While this is a somewhat more complex setup than what’s needed for lower frequencies, having a fixed LO comes at significantly lower cost for complex microwave signal generation, relative to the traditional VSGs that use IQ modulators and analog synthesizers as the LO. Furthermore, only one channel of an AWG is needed to generate both the I and Q baseband signals. A VSG, on the other hand, requires two channels of an AWG: one for the I waveforms and another for the Q waveforms.

Also in contrast to VSG, the LO leakage is out-of-band from the main signal spectrum and can be filtered out. This is extremely advantageous when a very high on-to-off ratio is desired for pulsed signals. Also, since the modulation is done in the digital domain, the quadrature relationship between the I and Q waveforms over the entire signal bandwidth is preserved. As a result, there’s no need for calibration to correct the I-Q imbalance. Distortion due to the frequency response of the analog path can be compensated for by applying pre-compensating FIR filters to the I and Q waveforms in the digital domain.

7. A shared LO source is split four ways in this multichannel superheterodyne-upconversion configuration.

Superheterodyne upconversion can efficiently be extended to a larger number of AWG channels by sharing the LO source (Fig. 7). The image shows a 4-channel AWG where a single LO source is split four ways using a power divider that drives the mixers.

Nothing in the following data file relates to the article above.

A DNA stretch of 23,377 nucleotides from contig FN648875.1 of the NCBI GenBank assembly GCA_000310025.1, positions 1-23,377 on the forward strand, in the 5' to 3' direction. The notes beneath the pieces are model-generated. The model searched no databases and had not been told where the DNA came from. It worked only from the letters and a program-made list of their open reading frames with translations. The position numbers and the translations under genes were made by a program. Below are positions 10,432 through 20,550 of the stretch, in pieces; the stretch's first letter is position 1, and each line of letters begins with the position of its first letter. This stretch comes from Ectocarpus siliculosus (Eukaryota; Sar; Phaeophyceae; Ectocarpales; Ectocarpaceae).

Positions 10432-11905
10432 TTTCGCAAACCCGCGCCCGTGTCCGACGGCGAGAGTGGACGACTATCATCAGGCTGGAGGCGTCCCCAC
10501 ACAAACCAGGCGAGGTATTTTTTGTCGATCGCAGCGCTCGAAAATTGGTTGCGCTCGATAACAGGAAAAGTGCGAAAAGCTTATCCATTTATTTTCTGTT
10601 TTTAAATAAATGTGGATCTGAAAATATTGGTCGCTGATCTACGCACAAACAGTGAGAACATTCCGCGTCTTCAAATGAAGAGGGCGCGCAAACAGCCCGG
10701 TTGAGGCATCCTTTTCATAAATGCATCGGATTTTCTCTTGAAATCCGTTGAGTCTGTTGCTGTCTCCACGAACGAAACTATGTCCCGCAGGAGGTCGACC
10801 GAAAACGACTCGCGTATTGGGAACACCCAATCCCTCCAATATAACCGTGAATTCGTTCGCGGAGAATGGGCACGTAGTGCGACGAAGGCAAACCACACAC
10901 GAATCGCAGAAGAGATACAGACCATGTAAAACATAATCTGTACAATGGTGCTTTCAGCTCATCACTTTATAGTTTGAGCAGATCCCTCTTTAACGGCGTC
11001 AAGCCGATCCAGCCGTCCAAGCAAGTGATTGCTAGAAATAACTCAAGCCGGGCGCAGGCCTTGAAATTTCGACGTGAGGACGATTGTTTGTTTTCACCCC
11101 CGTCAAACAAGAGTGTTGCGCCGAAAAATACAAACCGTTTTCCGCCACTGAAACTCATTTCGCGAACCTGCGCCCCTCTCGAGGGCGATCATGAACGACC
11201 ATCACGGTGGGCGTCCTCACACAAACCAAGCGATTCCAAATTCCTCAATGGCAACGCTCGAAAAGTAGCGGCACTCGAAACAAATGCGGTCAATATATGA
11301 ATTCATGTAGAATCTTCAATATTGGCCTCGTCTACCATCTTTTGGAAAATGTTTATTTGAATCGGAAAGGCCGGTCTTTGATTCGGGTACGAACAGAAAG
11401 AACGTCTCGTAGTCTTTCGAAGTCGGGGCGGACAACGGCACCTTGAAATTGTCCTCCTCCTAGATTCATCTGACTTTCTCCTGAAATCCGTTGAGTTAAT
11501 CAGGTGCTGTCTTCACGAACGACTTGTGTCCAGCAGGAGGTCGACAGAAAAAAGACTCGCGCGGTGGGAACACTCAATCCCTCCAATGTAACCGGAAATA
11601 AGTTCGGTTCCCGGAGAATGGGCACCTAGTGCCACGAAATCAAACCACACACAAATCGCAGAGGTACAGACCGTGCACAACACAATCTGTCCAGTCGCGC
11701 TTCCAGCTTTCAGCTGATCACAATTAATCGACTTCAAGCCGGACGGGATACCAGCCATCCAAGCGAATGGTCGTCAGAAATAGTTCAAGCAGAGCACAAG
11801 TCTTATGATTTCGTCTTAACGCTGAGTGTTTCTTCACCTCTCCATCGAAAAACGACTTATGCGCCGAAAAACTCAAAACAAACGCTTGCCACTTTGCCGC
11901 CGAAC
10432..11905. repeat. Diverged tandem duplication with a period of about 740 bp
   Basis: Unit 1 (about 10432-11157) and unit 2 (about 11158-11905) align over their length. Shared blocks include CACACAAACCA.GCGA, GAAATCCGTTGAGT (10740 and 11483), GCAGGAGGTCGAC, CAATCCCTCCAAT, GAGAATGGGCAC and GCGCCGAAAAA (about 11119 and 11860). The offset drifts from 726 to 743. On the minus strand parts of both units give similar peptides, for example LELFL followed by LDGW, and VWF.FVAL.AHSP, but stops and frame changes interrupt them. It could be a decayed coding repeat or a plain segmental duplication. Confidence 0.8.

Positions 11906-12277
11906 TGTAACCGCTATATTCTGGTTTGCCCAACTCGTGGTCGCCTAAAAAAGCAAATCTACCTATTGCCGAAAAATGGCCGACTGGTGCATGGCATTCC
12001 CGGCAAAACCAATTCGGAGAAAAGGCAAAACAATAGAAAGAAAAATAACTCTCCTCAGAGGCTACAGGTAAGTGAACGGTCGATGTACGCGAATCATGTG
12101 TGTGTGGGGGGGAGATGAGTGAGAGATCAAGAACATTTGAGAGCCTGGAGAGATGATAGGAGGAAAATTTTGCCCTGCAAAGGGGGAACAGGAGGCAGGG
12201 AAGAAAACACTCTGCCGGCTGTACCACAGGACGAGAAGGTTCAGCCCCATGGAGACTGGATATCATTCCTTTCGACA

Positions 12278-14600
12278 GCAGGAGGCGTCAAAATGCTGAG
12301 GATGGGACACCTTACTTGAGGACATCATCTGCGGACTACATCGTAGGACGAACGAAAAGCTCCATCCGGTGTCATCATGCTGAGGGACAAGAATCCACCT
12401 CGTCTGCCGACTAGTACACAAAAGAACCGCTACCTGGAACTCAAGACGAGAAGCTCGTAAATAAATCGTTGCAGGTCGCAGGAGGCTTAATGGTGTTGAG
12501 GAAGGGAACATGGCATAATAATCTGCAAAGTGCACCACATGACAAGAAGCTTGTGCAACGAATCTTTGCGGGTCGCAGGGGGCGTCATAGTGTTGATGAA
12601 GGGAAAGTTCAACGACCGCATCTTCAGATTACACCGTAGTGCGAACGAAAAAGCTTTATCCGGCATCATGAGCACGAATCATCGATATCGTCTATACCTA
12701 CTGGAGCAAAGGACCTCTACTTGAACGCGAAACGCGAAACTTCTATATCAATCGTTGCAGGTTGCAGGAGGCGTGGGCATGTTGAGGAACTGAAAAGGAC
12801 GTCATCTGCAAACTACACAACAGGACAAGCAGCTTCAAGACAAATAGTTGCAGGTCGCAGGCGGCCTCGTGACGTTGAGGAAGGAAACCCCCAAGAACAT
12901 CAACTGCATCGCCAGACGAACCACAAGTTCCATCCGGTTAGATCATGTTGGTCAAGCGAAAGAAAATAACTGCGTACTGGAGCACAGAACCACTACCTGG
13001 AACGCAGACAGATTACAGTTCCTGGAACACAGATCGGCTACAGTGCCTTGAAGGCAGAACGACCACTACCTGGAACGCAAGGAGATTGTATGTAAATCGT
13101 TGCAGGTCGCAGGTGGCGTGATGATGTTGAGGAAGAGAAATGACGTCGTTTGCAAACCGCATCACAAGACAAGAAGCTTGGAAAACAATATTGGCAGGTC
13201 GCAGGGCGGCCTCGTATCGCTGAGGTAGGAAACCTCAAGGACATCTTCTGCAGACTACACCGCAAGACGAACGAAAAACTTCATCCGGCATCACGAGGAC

The availability of new high-performance DACs that offer a mix of speed and resolution within a fully integrated product package are enabling the development of AWGs that can directly generate highly detailed RF/EW signals or the complex pulse trains used in advanced research. Featuring 16-bit resolution, these instruments can provide a 10-Gsample/s rate and as many as eight independent channels with better than 10-ps channel-to-channel skew.

About the Author

Christopher Skach | Applications Engineer

Christopher Skach is an applications engineer for Tektronix’s Source Analyzer Product Line, based in Beaverton, Ore.,. He received a BSEE from Oregon Institute of Technology and has been instrumental in the design and support of signal source, spectrum analyzer, and oscilloscope products during his 39-year tenure at Tektronix.

 His expertise has enabled him to work closely with many application-specific technologies, including advanced research, radar, optical communications and high-speed serial. He has also worked with quantum qubit research, coherent-optical, and serial-data standard consortiums. He has helped define compliance testing methodologies for many communication standards, and written many papers on such topics as Method of Implementation (MOI) for standards such as SATA, USB 3.0, and HDMI.

About the Author

Sahand Noorizadeh | RF and Microwave Design Engineer

Sahand Noorizadeh is an RF and microwave design engineer for Tektronix’s Source and Analyzer Product Line, based in Beaverton, Ore. He received his BSEE from Georgia Institute of Technology with a focus on RF and analog circuit design and his MSEE from Portland State University with a research focus on electromagnetics and Fourier optics. In his role as a microwave hardware designer and system architect, he contributes to the development of high-performance AWGs and RF signal-generator products.